Home » Canada National Parks » Spectacular Point Pelee National Park Offers it All

This little peninsula that juts from the shores of Lake Erie has so much to offer to everyone that visits. Whether you are an avid birder, hiker or beachgoer, this national park has it all. Close to the US border Point Pelee National Park is in southwestern Ontario, Canada, near the town of Leamington. The park attracts approximately 400,000 visitors per year.

Point Pelee has a special place in my heart. I clearly remember my high school biology class field trip being a highlight of my formative years. Our 10th grade class camped overnight in the park and spend the day exploring the boardwalk and walking the beach to the tip, the southernmost point of mainland Canada. While visiting family, I took the opportunity to take a trip down memory lane by visiting the park. My mom needed a day in the great outdoors, so we made the trip together. This little hidden gem is easy to get to either from Windsor (1-hour) or Toronto (3.5 -hours). We did the trip from Windsor, driving through Essex County, arriving at about 8 in the morning.

Point Pelee National Park-Sign with me

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Getting To Point Pelee National Park

From the east:

  • Take ON-401 E to exit 21 for County Road 19/Manning Road toward Tecumseh
  • Turn right onto Manning Rd/County Rd 19
  • 10.5 km turn left onto ON-3 E
  • 28.5 km turn right onto Essex 33
  • 4.5 km turn right onto Seacliff Dr E/Essex 33/Essex County Rd 20
  • Turn left onto Bevel Line Rd/Essex 33
  • 6.1 km continue onto Point Pelee Drive

From the west:

  • Take ON-401 W to exit 63 for County Road 2/Queen’s Line toward Tilbury
  • Turn right onto Queen’s Line/Chatham-Kent County Rd 2
  • 3.3 km turn left onto Davidson Rd
  • 1.3 km turn right onto Middle Line/Chatham-Kent County Rd 8
  • 2.3 km turn left onto Wheatley Rd/Chatham-Kent County Rd 1
  • 17.6 km turn right onto Talbot Rd W/County Rd 34 W
  • 7.2 km turn left onto Mersea Rd 15
  • 2.6 km turn right onto Mersea Rd 2
  • 1.2 km turn left onto Mersea Road 12
  • 5.2 km-turn left onto Point Pelee Dr/Essex 33

The park is open year round. Park summer hours are 6am to 10pm, Mid-April through Labor Day. In the winter 7am till sunset. Admission is currently $7.90 per adult or $16.00 per vehicle (up to 7).

DeLaurier Homestead Building-House
DeLaurier Homestead

History of the Point Pelee National Park

Established as a national park on May 29, 1918, Point Pelee is the 2nd smallest park. The peninsula is slightly over six kilometers long by 4.5 kilometers (2.8 mi) wide at its base. Despite its tiny size, the park is jam-packed with activities for everyone to enjoy, no matter what time of the year you visit. The park is renowned for being a birder’s paradise, however summers see hoards of beachgoers looking to cool off in the shallow waters of Lake Erie.

Early French explorers named the park “bald point” or “Pointe-Pelée” referring to the lack of trees and rocky shoreline they encountered. The Indigenous people called Point Pelee and Pelee island home. Caldwell First Nation and Walpole Island First Nation have called Point Pelee home for over 6000 years. They removed Caldwell First Nation people from a newly designated Point Pelee National Park in 1922.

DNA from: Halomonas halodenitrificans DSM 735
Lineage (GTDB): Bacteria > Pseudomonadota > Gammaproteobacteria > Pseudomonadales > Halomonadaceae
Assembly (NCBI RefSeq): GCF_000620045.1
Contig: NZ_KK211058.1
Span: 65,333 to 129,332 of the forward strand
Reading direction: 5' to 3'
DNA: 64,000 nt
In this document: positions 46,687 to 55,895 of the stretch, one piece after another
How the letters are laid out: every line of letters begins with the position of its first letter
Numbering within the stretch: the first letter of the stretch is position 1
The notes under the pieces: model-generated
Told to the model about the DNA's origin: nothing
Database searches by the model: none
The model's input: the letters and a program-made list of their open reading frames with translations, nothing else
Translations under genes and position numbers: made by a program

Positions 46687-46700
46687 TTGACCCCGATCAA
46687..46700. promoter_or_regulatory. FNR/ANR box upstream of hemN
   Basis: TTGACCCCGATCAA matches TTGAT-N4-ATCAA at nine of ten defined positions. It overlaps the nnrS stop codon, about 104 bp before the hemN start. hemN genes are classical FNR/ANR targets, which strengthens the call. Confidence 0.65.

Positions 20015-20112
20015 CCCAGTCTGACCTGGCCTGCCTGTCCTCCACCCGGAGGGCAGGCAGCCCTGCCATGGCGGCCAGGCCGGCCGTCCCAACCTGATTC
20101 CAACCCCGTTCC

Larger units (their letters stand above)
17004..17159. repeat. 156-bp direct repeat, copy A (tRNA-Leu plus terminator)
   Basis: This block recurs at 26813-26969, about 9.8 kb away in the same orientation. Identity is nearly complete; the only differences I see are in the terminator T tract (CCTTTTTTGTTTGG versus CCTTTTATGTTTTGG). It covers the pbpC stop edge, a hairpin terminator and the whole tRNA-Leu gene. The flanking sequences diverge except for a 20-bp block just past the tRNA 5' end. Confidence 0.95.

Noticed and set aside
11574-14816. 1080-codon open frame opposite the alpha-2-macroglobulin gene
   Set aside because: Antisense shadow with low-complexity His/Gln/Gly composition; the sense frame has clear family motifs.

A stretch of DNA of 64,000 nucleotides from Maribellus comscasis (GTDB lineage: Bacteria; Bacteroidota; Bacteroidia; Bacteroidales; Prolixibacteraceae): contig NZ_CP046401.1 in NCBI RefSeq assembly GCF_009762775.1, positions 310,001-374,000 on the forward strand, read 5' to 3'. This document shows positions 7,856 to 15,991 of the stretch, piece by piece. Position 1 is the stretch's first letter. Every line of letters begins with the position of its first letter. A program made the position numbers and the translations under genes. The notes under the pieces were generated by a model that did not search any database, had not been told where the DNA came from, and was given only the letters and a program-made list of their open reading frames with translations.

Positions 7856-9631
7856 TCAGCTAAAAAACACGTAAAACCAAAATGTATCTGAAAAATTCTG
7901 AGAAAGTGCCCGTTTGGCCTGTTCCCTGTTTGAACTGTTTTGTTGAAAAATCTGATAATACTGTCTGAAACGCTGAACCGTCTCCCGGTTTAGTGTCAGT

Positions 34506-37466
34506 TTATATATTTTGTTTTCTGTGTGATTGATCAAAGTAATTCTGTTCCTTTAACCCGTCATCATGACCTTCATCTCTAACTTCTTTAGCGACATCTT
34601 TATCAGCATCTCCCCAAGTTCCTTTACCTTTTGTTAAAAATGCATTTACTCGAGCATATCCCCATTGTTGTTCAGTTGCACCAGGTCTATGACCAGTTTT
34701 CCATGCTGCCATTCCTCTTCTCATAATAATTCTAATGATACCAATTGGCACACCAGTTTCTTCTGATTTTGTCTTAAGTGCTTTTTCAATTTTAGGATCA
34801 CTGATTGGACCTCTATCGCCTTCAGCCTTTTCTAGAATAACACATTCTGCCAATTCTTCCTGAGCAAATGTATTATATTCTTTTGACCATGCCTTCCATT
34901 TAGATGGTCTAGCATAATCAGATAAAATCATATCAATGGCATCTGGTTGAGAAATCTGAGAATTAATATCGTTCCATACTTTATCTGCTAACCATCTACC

Recognized as vital wetland habitat in 1987, they gave the park the Ramsar Convention Wetland of International Importance distinction. The ecological diversity of the park makes for ideal habitat for many species of migratory waterfowl. Sustaining this habitat is vital for many of these species.

Marsh Boardwalk-Point Pelee National Park
Marsh Boardwalk

Meander the Marsh Boardwalk

The 0.7-mile (1-km) boardwalk traverses through the marshy wetland environment. Marsh habitat covers 2/3 of the park. It is predominantly has lush green cattails and water lilies. We strolled the marsh boardwalk at a slow, easy pace, stopping every few feet to take in the views or read the informational signs. For us, slower was the perfect pace that allowed us to sit on the bench and watch the Mute Swans with their four cygnets. The proud family nibbled on underwater grasses coming very close without fear. It was a great We spotted a few Midland Painted turtles. These are the most commonly seen turtle in the park. I spotted a few basking in the sun along the boardwalk. The red ears always give them away.

Mute Swans with their four cygnets-Point Pelee National Park Offers it All
Mute Swans with their four cygnets

We climbed the large viewing tower. The top of the tower provides excellent panoramas of the picturesque marsh for good photographing. On the way down the from the platform, we spent a few minutes watching barn swallows that had built multiple nests in the cracks and crevices of the overhangs of the tower. 

Kayak and canoe rentals are available at the marsh store run by the Friends of Point Pelee. You are welcome to bring their own canoe or kayak. The cost is minimal $30-1st hour-15 per hour after. Includes life jackets (per person), 2 paddles and marine safety kit. Maximum of three to a canoe. You can also do the 10 person guided canoe trip offered by the park service.

Red-Winged Blackbird
Red-Winged Blackbird

A Birder’s Paradise

Point Pelee National Park lies in a location that is ideal for migratory birds. The park has recorded over 390 species of birds. The diverse habitats provide for most of the needs of birds heading north in the spring and south in the fall along the migratory corridor. Most of the birds that arrive at Point Pelee in May continue on to breeding grounds further north. The waters of Lake Erie heavily influence the climate of the peninsula. Carolinian Forest lines the shoreline’ ideal habitat for a kaleidoscope of different species. They purchased middle island as part of the park in 1999. As part of the Erie Archipelago, the island offers a resting point for migrating birds crossing to Ohio the via Bass Islands.

Least Bittern
Least Bittern

Each May the park hosts the Festival of Birds. Here the amateur birder can speak with professional ornithologists and learn from photographers through various events that are part of the festival each year.

Marsh Quote-William Beebe

Pelee is famous for its many nesting birds. Each year black terns return to nest in the wetland marshes. The distinctive dark head and chest and gray wings make them easy to see in the vegetation. While sitting on the beach, you might spot the large reddish-orange bill of the Caspian Tern. We saw many Bonaparte Gull’s on the shoreline at the tip. They are the most common hooded gull in Ontario.